College of Agriculture & Natural Resources
Environmental Science & Technology

Fighting The World's Worst Invader In Your Maryland Backyard

Mosquitos
The Asian Tiger Mosquito has become a significant pest in many communities because of its close association with humans. Learn more at www. enst.umd.edu/tipntrash.

Dr. Paul Leisnham, an assistant professor in the Department of Environmental Science and Technology, has spent only two years in Maryland, but has already learned the serious public health threats that the Asian Tiger Mosquito brings to this region. To fight against this invader, Dr. Leisnham has developed a collaborative mosquito control strategy between mosquito professionals and Marylanders in urban neighborhoods of Washington DC and Baltimore City.

40 COUNTRIES IN 30 YEARS

The Asian Tiger Mosquito is an imported pest and serious public health threat in the northeastern and greater eastern United States. Native to the East Asian region, “this species was first introduced to America into Texas in the 80s, through the import of used tires from Japan,” explains Dr. Leisnham. Today, the Asian Tiger Mosquito can be found in more than 30 U.S. states and 40 countries. It is thought to be one of the fastest spreading animal species worldwide. “The mosquito has even been nominated among 100 of the “World’s Worst” invaders,” says Dr. Leisnham. “At least 11 viruses have been isolated from specimens in the field including Dengue, Chikungunya, West Nile virus, Japanese Encephalitis virus, Eastern Equine Encephalitis virus, and LaCrosse virus.”

WHY WASHINGTON DC AND BALTIMORE?

The Baltimore-DC region is at a higher risk of imported cases of exotic diseases since it is an important hub for global travel and trading. “Both cities also have high rates of HIV infection in comparison with national averages, including those living with AIDS, often exhibiting greater vulnerability to vector-borne pathogens than non-infected individuals,” says Dr. Leisnham. Moreover, current abatement methods for the Asian Tiger do not work. This is explained by the fact that the species grow in a vast array of small discrete water-collecting containers that lie across a patchwork of limited-access private land, and thus renders them too numerous to visit. Community-based involvement is vital to reduce these containers. Dr. Leisnham is thus leading a citizen science program to resolve this issue through print and web-based educational material. Researchers from Universities are teaming up with public health agencies and foundations to develop and evaluate different education strategies, among diverse socioeconomic status and cultural groups.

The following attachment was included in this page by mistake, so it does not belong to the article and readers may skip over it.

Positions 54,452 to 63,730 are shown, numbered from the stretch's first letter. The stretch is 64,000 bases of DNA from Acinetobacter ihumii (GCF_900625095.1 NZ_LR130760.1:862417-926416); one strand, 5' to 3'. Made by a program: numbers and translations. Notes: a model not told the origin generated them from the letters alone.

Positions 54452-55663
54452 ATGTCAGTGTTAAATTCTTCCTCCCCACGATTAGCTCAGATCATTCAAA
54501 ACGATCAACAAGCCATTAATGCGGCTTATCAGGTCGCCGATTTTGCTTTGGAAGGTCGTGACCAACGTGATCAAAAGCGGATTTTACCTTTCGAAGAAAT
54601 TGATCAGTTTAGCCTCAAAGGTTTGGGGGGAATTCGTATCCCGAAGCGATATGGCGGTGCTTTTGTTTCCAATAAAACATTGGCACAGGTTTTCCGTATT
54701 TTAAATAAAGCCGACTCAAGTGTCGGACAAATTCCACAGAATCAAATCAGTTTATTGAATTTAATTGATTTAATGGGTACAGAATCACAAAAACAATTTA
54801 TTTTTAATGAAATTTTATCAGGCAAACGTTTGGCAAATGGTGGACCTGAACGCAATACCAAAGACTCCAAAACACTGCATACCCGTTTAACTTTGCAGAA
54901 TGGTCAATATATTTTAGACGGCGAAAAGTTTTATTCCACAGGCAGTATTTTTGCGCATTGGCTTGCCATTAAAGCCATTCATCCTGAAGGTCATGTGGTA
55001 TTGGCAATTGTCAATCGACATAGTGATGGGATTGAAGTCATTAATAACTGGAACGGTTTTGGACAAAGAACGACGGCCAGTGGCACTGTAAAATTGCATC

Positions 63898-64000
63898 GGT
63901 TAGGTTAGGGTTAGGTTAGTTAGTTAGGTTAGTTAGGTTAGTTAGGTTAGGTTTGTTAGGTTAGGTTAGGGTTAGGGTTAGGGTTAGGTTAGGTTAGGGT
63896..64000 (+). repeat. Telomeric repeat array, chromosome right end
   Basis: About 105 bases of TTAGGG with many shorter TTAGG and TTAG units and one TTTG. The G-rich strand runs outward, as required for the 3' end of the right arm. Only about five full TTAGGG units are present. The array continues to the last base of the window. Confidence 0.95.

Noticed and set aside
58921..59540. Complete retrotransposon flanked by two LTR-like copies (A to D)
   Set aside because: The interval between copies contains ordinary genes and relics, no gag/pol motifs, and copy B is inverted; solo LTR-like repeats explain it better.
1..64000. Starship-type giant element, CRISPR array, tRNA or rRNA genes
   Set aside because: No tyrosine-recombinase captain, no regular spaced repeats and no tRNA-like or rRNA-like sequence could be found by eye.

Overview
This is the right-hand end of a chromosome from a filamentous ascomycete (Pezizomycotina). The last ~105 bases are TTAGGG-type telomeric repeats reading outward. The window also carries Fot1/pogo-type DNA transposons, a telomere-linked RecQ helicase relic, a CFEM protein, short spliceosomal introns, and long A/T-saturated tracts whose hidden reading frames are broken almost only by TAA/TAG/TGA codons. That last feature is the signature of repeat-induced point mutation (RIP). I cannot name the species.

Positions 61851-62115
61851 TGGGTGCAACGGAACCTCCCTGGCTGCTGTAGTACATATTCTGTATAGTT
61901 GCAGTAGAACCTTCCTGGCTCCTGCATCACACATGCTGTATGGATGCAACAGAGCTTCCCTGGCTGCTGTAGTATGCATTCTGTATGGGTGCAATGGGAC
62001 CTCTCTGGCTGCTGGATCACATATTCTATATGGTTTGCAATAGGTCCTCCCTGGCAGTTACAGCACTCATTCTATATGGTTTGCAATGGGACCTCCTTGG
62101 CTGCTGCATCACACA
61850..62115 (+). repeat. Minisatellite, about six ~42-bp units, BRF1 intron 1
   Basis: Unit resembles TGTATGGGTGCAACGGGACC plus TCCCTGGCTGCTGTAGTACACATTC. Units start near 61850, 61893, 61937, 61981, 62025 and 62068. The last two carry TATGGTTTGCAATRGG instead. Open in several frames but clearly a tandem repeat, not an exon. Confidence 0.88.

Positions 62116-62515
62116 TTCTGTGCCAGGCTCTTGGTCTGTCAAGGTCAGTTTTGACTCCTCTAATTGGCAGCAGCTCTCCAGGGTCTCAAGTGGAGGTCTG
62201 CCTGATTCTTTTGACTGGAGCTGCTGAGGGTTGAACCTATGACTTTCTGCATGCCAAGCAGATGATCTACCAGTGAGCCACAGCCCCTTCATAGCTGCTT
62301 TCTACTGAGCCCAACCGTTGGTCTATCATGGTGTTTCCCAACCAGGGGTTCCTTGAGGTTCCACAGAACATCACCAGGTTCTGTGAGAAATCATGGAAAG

Preliminary analyses of collections from residential backyards in 2010 indicate that households with at least a college degree have less water-holding containers and mosquitoes than households with no college degree. Further analyses will uncover if this trend holds for specific mosquito species and examine relationships between public knowledge, attitudes and practices to inform intervention strategies.

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